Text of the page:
You’ll be exploring Aphes throughout your playthrough of Asterigos and I did feel these areas were distinct from one another. Going from seeing how it is outside of Aphes’ walls in Black Streets to the Mines where they mined Starite, or even their Academy. Though, for locations in each area does straddle the line of looking the same or being distinct. Some just look the same, and I wouldn’t be surprised if others got lost in the same places I did, with the path not being as clear to see, but some are distinct so that’s good. Especially since you have no map here (which I didn’t mind most of the time, but some will). Each area, and of course the locations, are interconnected in some way, but there are Conduits scattered around Aphes. Conduits act like bonfires which Hilda can activate to rest at (though this will respawn enemies), she’ll respawn at Conduits when she dies, and around halfway through the game you’ll be able to teleport between them. You’ll also be able to unlock shortcuts for when you’re going through the area again and you’ll often run into locked doors that you have to wait until later on when you have the key.
There are quite a bit of things you can find while exploring. There are numerous doors that you can just eavesdrop on NPCs talking or talk to whoever is behind the door. Certain NPCs, including the ones in the Shelter or those in the different areas in person or behind doors, can give you side quests to do. You don’t have to do these, but they’re here if you want to get more of the lore or more items. You can also find item pouches to pick up, documents you can read for more lore on what happened in that location, treasure chests to get crafting ingredients, Echoes to see past events, and even Mimics which give you blueprints. And let me tell you, the Mimics really get you. Asterigos lulls you into thinking there are none, I even went through half the game without running into any, before throwing one at you. And after that, when you have the feeling it’s a mimic, it’s best to take that gut feeling.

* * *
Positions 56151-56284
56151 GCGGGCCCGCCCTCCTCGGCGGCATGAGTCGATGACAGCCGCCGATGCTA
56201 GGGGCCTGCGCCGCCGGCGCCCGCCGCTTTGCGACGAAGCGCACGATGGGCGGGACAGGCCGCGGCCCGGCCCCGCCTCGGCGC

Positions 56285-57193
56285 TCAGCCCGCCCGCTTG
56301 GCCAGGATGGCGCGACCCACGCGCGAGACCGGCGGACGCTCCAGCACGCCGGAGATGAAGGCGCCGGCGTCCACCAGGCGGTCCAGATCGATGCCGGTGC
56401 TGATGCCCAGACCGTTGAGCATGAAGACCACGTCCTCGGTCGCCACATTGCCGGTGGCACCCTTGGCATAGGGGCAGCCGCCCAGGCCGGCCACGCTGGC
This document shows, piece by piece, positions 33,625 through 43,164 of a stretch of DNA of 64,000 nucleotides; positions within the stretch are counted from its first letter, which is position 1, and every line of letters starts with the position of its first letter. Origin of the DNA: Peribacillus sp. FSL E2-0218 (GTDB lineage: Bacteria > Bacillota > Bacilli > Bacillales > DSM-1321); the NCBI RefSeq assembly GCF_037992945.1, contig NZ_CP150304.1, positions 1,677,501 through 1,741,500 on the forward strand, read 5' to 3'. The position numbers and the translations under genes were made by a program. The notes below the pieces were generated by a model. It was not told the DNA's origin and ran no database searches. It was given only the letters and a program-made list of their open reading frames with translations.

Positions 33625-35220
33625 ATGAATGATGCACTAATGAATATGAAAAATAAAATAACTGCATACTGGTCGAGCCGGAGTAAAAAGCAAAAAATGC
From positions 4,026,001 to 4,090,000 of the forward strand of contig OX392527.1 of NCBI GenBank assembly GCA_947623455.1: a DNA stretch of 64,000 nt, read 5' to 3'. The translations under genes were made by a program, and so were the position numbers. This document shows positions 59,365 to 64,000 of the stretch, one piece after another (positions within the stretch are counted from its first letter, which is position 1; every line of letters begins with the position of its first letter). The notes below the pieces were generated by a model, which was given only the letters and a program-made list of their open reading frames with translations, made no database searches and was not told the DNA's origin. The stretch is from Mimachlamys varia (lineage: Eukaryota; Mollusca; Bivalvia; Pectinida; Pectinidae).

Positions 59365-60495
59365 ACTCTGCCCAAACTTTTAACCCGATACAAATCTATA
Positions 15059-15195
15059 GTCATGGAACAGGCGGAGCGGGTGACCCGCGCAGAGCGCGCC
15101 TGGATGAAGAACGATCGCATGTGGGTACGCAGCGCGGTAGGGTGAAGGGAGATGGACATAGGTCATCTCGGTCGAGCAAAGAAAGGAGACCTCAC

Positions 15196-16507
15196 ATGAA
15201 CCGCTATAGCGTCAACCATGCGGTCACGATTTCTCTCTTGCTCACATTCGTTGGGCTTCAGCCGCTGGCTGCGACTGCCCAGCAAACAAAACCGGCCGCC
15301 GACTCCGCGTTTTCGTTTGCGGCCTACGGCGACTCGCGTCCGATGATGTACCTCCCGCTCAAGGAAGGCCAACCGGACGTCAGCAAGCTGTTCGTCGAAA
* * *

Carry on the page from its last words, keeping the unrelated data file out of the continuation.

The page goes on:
After the Trinity Nights event, 10 secret bosses also spawn into the game. You’re not really told this, the only indication being the 22 bosses being listed in featured and the achievements, but exploring each area again will have one of these Trinity bosses waiting for you somewhere. These guys can be pretty well hidden and they are hard so be ready for a tough fight.
Of course, you’ll be greeted with a lot of combat encounters and if the combat isn’t that good this going to be a hard game to get through. Luckily, the combat is really good here. First of all, you have six different weapon types and you can equip two of the ones you gel with the most. All the weapons have their own attack combo, strength, and speed, but also technique. For example, daggers are fast and agile, with the technique being a sliding dodge that lengthens the invulnerability period and distance Hilda travels, while the spear will give you a parry technique if you time it just right.
I personally went with the sword and shield and the staff. I usually go for fast weapons so it’s a surprise I didn’t go with the daggers, but I liked the feel of the sword and shield the most. Even if I usually forgot about the blocking technique. And the staff, well, I like attacking from afar. Ending a combo with the staff blasts you away from the enemy which I liked and the technique lets you snipe enemies from afar. Plus it did feel OP at times and I’m not going to complain about that.